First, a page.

First and foremost, I hope you all had a very merry Christmas and a happy holiday. I hope that as you read through my latest post, that you are found in the best of health, peace, prosperity and family fellowship. As many of you know, I’m a voracious movie devotee and avid comic book reader. Some folks are so quick to compare the success of Marvel/ Disney’s Cinematic Universe (MCU) to the DC Comics/ Warner Bros. Extended Universe (DCEU). I think it’s a bit unfair because Marvel was able to get a successful jump on their cinematic universe, and as I explained in an earlier post on the Justice League film, the movies of the DCEU have been overly scrutinized and dissected. Before I dive deeper into this review, I want to warn you of some minor spoilers ahead. As long as the waters are calm for you to navigate, please read on. Just a little Aquaman humor there.
Hats off to film director, James Wan, who has successful guided Warner Bros. latest comic book adventure to $22 million on Tuesday (December 25) for a five-day catch of $106 million. Aquaman is among great company as it is one of the few films—including, three Star Wars films, Avatar, and a Robert Downey Jr.-fueled Sherlock Holmes to ever topped $20+ million on Christmas Day. James Wan’s superhero blockbuster, starring Jason Momoa, has now grossed over $550 million worldwide. No offense to the Wonder Woman and Justice League films, in which I both loved—despite their flaws, but Aquaman is easily the best DC Universe film since Zack Snyder’s ‘Man of Steel’ film in my opinion. The visuals, the action, the score and the cinematography was all fantastic! The underwater spectacle also had a good touch of romance and comedy as well.
Aquaman, which has more than earned it’s keep and finally deserves to be taken seriously as an iconic character, wholeheartedly embraces its comic book roots, from the costume wardrobes, a spritz of cheesiness and just enough interest of the unconditional love between Queen Atlanna (Nicole Kidman) and Thomas Arthur (Temuera Morrison), the parents of Arthur Curry. The breathtaking underwater adventure finds the hero reluctantly accept and understand both sides of his family and where he comes from in order to comprehend who he is and to find a greater purpose for his existence in the world. Jason Momoa, who is clearly having a total blast in his role as the title character, really shines and is brilliantly supported by a strong cast.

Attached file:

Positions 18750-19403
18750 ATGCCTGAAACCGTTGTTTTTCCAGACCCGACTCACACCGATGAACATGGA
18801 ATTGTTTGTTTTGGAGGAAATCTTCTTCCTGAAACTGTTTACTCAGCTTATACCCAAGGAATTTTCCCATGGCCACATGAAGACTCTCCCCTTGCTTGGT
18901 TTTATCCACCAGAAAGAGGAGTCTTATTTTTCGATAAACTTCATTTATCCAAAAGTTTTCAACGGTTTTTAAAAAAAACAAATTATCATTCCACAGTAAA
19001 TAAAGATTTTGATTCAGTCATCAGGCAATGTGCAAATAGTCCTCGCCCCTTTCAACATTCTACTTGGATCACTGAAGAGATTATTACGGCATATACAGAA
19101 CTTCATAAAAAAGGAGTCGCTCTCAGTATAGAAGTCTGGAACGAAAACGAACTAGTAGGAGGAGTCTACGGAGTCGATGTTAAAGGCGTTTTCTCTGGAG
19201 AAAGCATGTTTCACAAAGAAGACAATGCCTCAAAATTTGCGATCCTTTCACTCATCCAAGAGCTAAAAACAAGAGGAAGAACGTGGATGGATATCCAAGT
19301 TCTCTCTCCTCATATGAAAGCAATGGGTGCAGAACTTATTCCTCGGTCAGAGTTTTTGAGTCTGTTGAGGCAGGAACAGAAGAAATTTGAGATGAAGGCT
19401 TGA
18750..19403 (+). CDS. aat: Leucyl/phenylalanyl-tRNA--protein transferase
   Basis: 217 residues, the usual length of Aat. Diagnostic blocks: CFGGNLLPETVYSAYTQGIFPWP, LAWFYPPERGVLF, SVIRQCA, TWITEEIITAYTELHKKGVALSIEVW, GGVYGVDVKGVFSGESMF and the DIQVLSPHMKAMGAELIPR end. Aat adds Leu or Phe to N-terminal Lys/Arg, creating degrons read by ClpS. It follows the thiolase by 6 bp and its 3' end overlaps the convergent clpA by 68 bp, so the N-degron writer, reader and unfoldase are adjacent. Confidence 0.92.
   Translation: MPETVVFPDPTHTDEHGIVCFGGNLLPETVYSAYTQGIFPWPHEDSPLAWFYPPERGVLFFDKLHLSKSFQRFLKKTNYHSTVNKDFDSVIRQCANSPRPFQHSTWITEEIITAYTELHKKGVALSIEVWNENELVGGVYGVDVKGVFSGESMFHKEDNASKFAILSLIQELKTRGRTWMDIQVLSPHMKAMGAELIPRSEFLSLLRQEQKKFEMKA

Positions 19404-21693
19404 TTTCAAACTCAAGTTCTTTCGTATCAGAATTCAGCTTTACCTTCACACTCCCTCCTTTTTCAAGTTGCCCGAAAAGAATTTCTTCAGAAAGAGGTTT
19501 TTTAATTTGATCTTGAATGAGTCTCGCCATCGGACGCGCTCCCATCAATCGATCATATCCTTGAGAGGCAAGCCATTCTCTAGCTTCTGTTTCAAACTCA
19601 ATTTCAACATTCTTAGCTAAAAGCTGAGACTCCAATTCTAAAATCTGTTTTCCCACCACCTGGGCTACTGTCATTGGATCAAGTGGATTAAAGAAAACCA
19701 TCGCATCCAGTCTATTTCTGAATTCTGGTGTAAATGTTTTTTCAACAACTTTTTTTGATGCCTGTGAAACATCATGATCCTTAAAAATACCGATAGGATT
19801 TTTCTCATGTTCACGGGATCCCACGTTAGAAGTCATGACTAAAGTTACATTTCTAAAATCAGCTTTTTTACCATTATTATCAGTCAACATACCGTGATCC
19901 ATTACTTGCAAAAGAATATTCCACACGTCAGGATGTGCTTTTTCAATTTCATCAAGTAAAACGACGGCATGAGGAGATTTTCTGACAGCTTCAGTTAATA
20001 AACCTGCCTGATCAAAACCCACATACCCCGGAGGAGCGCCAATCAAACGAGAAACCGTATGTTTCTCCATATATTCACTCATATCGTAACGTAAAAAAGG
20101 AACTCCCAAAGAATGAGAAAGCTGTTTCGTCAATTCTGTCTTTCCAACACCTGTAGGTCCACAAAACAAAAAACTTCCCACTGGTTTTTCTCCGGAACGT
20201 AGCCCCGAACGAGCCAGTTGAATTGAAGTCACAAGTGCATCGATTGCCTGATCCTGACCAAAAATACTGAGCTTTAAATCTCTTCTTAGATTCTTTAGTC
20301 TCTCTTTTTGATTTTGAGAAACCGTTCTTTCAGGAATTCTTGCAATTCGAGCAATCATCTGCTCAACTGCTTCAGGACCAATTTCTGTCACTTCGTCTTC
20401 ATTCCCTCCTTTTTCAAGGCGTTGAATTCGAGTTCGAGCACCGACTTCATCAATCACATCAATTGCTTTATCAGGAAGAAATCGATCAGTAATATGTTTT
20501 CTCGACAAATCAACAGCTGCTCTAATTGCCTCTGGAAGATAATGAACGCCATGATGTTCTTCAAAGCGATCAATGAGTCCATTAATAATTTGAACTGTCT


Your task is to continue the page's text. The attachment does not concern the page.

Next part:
Director James Wan, who is widely known for directing horror films Saw, The Conjuring, Insidious, Insidious: Chapter 2 and the high-octane Furious 7, brings a sense of wonder and adrenaline-fueled action to life in a pretty epic way. Wan’s take on the superhero is fun, light and will be memorable for years to come. Wan really brought the visually beautiful Atlantis capital to life with a gorgeous combination of shining lights and an array of unique architecture, that would make Avatar, Tron: Legacy and the Black Panther films proud. You will definitely notice some of the influences from those films, which isn’t a bad thing at all.
I thought Amber Heard was terrific as Mera, who shared a significant portion of the film’s narrative, the action and adventure, while striving to bring peace to Atlantis and thwarting King Orm’s (portrayed by Patrick Wilson) efforts to destroy everything in his path. Orm, who is Arthur’s half-brother, threatens to wage war again the land dwellers for polluting the world’s oceans. I really enjoyed how Wilson was cast in the film. Getting back to Heard’s role as Mera, I think it’s crucial to see the leading lady in every superhero film being pushed to the forefront of the main synopsis. Diversity is also key as well.
In all honesty, I’ve never heard of actor, Yahya Abdul-Mateen II. I have to look up which films he’s done in his career so far. He really brought an intensity to his role as Black Manta (David Hyde), which was reminiscent to Michael B. Jordan’s role as Erik Killmonger in Marvel’s Black Panther film. It’s evident that Black Manta is essentially introduced in the film, only to reappear in an inevitable sequel. Abdul-Mateen II did an outstanding job with the very little he was given. I can expect that he will have better material to work with when he’ll most likely be the primary villain in the sequel.
Overall, Aquaman is a further step in the right direction for DCEU. As long as Warner Bros. continues to stress the importance of character development, the motivation behind being a hero, keep the focus on the interpersonal relationships between the main heroes, while gradually introducing and exploring lesser-known characters, I think the DC Universe will experience greater success. Patience and consistency in the storytelling is also a must. On a scale of 1-10, I give Aquaman 8.5 seahorses.
What did you think of the Aquaman film? Was it everything you hoped for? What do you look forward to the most in future DC/ Warner Bros. films? I’d love to read some of your comments and suggestions.
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Aquaman Official Movie Trailer: